OTOH, absent evidence for such an effect of this incentive, I would hope that we could presume that Planned Parenthood’s health counseling practices operate according to best practices independent of its funding streams. Incentives matter, but that doesn’t mean they’re necessarily having every last effect we could possibly imagine them having in each instance. The effects come out in a variety of ways; if you want to say it’s happening in a particular way in a particular case, you still need evidence for it.Report

    • Avatar Alan Scott in reply to Michael Drew says:

      And, it’s worth noting, things like professional standards, best practices, and similar are themselves incentives–incentives put into place to counteract the potential that an actor might be swayed by inappropriate incentives, or in many cases, even the appearance that an actor might be swayed by inappropriate incentives.

      And, well, bioethics isn’t an exactly unexplored topic. There are rules, practices and standards that exists to cover the use of human tissue for research purposes. And the links above suggests that planned parenthood is following those standards.Report

  7. Avatar Murali says:

    I think a lot of people are ignoring one very basic issue here. Just over in the other thread, we agreed that it was scummy of an artist to take your picture for one purpose and, without informing you, use that for another.

    The current consensus (for whatever that is worth) in bio-ethics is that if I remove your appendix during a routine appendectomy, I cannot use that for research or profit without your consent. I am merely providing a service for you (namely removal of appendix/foetus), I do not have rights over that removed bit of flesh, regardless of whether it is a foetus or an appendix unless you explicitly consent to my use of it. This should trouble us all even if we think that the killing of new-borns is permissible* since they are not persons yet.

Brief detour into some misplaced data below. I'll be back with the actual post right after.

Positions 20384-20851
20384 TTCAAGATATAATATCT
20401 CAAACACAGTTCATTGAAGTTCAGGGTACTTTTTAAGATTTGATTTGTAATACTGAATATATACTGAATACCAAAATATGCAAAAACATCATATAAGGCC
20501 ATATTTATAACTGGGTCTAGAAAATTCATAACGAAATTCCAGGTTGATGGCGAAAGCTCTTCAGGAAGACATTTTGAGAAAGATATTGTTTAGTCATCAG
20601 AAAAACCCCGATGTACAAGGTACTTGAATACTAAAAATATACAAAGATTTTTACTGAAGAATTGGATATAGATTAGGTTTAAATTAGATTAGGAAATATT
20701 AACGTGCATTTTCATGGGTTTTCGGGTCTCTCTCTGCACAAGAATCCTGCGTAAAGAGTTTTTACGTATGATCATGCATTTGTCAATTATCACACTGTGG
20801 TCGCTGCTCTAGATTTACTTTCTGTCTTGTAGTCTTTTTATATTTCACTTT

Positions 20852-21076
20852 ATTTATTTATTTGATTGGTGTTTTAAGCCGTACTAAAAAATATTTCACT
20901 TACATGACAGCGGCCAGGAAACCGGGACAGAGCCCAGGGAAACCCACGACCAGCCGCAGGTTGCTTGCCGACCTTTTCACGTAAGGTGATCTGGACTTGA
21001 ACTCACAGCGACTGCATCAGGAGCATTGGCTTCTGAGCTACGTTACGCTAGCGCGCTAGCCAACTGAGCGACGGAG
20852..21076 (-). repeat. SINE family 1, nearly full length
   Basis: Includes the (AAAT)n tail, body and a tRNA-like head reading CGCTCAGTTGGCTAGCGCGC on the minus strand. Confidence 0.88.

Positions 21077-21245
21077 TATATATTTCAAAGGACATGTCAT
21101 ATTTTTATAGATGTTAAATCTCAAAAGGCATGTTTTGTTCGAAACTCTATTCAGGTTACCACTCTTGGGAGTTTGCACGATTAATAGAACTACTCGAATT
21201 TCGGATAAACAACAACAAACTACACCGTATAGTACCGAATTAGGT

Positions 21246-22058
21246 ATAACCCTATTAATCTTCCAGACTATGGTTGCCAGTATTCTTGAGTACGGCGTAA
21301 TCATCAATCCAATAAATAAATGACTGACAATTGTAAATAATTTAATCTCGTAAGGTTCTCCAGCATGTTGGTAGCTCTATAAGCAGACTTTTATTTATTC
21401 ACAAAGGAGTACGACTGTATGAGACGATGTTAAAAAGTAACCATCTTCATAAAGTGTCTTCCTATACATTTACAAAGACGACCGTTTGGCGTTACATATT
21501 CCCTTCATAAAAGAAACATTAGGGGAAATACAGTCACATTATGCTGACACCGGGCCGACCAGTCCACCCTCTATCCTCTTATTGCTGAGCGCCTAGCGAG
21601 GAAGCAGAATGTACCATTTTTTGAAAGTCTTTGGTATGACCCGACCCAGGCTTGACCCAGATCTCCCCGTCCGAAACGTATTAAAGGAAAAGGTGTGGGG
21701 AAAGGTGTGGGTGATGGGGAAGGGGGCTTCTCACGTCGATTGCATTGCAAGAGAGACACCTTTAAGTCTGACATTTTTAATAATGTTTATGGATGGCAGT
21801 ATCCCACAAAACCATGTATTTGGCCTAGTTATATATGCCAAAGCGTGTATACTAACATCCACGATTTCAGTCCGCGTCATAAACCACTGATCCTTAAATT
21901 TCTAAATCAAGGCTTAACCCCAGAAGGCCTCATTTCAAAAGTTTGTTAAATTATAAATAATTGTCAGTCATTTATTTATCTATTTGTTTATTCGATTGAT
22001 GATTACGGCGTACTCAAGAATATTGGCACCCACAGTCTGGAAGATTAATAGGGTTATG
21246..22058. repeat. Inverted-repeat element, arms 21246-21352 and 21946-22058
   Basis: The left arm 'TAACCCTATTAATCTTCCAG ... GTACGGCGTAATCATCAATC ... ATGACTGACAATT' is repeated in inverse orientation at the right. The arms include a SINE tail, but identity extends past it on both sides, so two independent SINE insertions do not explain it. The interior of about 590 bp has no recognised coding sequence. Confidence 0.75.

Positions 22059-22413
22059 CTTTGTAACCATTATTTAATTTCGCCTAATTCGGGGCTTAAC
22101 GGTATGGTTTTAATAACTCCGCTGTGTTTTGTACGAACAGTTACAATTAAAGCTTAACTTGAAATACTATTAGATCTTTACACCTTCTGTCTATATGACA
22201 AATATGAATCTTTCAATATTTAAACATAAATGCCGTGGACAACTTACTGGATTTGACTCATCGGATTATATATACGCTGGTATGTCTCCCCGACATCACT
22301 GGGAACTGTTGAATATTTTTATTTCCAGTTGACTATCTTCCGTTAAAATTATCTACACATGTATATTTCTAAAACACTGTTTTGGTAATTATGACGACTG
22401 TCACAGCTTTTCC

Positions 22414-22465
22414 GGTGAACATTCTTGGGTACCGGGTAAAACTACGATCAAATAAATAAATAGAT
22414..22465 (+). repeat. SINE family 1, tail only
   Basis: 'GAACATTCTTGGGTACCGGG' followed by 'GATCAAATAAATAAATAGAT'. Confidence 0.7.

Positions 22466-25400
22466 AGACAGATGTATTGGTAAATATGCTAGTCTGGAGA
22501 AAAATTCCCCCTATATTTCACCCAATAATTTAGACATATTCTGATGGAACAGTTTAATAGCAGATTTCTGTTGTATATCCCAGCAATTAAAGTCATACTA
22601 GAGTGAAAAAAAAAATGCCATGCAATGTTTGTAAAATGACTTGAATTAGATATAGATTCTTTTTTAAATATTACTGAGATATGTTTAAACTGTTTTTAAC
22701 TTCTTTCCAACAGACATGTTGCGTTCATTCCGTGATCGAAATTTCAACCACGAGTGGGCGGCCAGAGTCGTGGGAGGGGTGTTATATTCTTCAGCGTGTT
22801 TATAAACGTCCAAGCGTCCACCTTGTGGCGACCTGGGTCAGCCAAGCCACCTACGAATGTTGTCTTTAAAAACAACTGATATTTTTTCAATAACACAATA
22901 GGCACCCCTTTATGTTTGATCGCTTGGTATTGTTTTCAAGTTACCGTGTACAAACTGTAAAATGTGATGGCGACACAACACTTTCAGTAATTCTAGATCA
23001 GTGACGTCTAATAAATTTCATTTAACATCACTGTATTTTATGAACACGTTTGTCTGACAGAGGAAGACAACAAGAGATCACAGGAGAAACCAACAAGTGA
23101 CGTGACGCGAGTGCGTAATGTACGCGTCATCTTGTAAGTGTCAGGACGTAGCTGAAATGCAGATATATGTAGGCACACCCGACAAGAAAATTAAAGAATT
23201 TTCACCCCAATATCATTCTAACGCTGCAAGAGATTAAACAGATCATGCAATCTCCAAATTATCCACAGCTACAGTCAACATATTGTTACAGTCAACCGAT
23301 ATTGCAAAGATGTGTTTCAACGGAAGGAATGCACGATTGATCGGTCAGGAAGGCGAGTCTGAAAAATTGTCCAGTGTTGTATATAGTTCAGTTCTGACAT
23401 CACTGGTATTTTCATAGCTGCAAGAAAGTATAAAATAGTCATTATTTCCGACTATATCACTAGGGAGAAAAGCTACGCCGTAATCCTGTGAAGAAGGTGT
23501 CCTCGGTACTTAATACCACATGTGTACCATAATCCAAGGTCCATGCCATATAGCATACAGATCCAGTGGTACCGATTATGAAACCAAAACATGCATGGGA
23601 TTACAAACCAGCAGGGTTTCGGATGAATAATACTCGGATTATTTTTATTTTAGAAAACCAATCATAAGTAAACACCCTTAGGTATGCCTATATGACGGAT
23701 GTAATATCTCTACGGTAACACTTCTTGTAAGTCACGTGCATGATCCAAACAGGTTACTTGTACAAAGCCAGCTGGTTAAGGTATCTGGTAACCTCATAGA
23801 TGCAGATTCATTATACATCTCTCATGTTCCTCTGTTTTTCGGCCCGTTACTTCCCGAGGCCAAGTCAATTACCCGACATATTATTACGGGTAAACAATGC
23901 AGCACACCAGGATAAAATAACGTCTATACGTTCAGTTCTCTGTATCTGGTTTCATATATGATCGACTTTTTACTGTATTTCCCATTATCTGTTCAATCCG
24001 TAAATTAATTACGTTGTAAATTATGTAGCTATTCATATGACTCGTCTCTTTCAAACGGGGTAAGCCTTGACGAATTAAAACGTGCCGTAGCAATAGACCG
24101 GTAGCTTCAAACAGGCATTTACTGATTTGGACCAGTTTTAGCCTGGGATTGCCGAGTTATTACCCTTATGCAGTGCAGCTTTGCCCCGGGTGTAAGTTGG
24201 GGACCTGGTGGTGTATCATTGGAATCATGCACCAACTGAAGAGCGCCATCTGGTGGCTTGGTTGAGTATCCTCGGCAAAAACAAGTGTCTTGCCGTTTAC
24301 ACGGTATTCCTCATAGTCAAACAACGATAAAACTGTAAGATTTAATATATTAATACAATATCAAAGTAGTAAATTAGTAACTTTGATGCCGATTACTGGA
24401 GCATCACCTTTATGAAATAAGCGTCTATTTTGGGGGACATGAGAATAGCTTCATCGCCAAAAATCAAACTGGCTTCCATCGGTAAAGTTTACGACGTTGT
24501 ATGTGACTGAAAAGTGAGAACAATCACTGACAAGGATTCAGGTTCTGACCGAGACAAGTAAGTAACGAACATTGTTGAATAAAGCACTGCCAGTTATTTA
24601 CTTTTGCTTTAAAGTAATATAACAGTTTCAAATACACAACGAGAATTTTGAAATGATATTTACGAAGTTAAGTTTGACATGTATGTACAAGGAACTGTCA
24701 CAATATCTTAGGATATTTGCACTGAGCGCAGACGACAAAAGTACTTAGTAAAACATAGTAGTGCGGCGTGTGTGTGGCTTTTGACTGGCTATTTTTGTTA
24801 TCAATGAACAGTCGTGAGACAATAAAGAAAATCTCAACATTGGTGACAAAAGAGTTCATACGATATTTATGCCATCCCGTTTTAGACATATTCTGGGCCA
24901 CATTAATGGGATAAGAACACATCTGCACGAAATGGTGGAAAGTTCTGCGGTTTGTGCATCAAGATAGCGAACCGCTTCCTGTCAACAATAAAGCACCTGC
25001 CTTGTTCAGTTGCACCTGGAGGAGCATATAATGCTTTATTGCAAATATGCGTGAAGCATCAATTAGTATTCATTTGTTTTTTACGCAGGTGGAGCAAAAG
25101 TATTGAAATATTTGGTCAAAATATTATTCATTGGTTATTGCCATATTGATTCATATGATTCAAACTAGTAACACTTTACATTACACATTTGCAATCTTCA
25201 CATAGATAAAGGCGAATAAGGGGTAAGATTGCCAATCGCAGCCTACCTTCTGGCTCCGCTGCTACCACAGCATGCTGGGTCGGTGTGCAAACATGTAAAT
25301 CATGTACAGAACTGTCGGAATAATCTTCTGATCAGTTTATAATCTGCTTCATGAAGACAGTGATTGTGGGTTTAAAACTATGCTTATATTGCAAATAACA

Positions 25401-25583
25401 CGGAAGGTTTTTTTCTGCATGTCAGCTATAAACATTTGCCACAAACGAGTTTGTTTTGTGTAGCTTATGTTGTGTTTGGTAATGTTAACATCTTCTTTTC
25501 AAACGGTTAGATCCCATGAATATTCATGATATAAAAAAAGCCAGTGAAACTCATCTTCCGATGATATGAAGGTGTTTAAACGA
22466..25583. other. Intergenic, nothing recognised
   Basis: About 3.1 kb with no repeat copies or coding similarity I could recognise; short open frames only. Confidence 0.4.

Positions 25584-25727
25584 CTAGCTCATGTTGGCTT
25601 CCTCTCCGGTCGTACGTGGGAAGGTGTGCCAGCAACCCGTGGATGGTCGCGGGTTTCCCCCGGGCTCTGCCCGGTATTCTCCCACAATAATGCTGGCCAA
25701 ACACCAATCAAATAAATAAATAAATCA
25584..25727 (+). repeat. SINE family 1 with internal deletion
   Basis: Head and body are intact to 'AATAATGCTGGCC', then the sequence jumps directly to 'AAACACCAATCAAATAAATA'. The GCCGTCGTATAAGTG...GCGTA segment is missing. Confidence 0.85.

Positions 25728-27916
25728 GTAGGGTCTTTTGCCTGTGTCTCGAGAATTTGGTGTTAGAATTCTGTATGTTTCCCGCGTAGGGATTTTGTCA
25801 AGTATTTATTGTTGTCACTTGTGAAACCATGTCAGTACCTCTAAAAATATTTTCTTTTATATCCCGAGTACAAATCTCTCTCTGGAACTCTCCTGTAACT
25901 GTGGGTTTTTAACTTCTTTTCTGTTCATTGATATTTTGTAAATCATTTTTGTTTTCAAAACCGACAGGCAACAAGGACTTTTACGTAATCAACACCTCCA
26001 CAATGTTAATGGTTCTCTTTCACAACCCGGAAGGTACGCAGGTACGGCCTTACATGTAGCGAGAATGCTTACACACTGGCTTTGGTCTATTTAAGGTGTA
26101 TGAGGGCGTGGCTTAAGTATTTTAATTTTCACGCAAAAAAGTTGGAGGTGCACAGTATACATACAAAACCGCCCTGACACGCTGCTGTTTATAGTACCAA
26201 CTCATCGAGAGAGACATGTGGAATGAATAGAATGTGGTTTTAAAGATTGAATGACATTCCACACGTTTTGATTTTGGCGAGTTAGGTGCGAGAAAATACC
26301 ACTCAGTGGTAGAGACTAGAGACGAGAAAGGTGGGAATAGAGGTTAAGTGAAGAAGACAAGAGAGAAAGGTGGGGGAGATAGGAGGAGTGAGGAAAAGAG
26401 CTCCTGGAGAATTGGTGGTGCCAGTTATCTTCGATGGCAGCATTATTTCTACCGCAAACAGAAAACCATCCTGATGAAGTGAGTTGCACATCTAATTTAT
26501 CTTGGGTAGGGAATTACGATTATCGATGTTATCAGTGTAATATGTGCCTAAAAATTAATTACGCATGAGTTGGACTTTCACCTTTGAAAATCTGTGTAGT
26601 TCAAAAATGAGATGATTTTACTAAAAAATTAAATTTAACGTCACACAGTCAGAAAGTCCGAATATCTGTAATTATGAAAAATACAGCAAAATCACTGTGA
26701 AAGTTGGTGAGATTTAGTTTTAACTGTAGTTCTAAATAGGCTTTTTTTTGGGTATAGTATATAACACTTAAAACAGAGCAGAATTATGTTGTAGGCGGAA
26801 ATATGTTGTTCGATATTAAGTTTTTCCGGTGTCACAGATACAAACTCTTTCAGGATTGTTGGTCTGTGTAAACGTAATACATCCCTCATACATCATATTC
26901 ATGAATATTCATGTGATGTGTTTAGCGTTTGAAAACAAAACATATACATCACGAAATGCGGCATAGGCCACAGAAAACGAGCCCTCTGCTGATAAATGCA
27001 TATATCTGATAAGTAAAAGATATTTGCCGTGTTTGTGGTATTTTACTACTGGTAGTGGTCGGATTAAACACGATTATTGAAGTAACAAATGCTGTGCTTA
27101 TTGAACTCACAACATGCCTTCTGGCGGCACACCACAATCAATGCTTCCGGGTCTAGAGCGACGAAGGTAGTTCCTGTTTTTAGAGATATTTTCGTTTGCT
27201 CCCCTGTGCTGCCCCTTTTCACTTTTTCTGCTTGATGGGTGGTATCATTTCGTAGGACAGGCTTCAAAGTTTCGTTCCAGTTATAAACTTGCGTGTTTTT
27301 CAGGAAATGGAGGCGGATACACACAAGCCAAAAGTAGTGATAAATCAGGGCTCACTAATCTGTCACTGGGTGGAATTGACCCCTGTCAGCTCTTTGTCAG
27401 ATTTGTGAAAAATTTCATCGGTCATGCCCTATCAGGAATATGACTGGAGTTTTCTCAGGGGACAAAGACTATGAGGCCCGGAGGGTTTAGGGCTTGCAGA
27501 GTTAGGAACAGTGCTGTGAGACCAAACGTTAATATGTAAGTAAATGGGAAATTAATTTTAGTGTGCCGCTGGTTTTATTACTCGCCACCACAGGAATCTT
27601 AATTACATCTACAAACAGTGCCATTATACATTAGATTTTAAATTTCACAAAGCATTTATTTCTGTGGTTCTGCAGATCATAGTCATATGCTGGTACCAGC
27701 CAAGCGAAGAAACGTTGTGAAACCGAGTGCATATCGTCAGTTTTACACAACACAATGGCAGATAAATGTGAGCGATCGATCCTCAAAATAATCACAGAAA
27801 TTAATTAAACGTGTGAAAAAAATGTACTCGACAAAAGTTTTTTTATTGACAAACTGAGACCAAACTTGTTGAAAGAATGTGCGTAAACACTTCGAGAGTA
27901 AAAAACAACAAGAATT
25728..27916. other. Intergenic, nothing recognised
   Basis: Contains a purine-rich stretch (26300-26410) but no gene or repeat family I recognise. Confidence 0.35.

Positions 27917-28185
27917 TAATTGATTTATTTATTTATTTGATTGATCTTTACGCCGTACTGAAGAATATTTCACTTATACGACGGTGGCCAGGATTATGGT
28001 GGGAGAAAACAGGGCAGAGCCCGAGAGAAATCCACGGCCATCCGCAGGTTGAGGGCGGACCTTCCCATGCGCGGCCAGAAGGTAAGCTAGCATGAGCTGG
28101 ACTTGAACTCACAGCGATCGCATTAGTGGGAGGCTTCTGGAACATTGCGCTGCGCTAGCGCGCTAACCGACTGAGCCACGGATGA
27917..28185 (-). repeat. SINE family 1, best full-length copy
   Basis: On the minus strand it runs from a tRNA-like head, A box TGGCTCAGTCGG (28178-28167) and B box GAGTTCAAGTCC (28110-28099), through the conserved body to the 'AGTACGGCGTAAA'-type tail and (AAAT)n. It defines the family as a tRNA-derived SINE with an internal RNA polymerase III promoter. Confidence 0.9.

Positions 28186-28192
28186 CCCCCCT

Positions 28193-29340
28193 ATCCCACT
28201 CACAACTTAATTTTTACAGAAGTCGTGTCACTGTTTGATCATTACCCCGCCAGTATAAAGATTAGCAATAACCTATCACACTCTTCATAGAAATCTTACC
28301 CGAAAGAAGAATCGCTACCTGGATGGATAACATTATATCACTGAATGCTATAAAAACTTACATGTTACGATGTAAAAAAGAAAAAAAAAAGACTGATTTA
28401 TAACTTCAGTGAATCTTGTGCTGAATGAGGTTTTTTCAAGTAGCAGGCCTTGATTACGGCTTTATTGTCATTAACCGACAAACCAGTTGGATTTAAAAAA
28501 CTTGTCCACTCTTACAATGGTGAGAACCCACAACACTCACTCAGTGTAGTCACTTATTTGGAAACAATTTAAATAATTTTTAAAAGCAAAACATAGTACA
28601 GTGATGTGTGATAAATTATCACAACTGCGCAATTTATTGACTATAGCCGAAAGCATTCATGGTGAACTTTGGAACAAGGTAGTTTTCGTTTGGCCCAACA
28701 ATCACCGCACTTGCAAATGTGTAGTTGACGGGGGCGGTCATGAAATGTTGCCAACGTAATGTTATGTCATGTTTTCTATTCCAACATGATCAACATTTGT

*Kim, I’m looking at you.Report

    • Avatar Chris in reply to Murali says:

      It shouldn’t trouble you here.Report

      • Avatar zic in reply to Chris says:

        Applying the yardstick here, @chris, how people measure others with their own yardstick. It’s a habit of mine. I don’t particularly want to watch the video, so you correct me if I’m wrong, but there’s a presumption that planned parenthood participates in the illegal trade of infant body parts; and of course, an insinuation that something doesn’t pass the sniff test, but no actual verification of what Planned Parenthood actually does.

        When I try to understand the yardstick that leads to doing this, I have to question if the person(s) engaged are projecting their own yardstick of how to measure life onto others? This is a very common human behavior, expecting of others the worst we know we’re capable of doing.

        Are evangelical and traditional Christians engaged in some sort of illegal body-parts trade? Can we talk about women (and women’s rights to control their own boddies) for a few minutes? Wanna talk about little boys?

        Christians want the benefit of the presumption that they’re good people; they pretty much demand that right in the public square. Liberal people, pro-choice people want that same benefit. Presuming people are bad and evil and must do all sorts of tainted and evil things because they believe in contraception and the right to end a pregnancy (which is a medical decision and moral decision), is disgusting.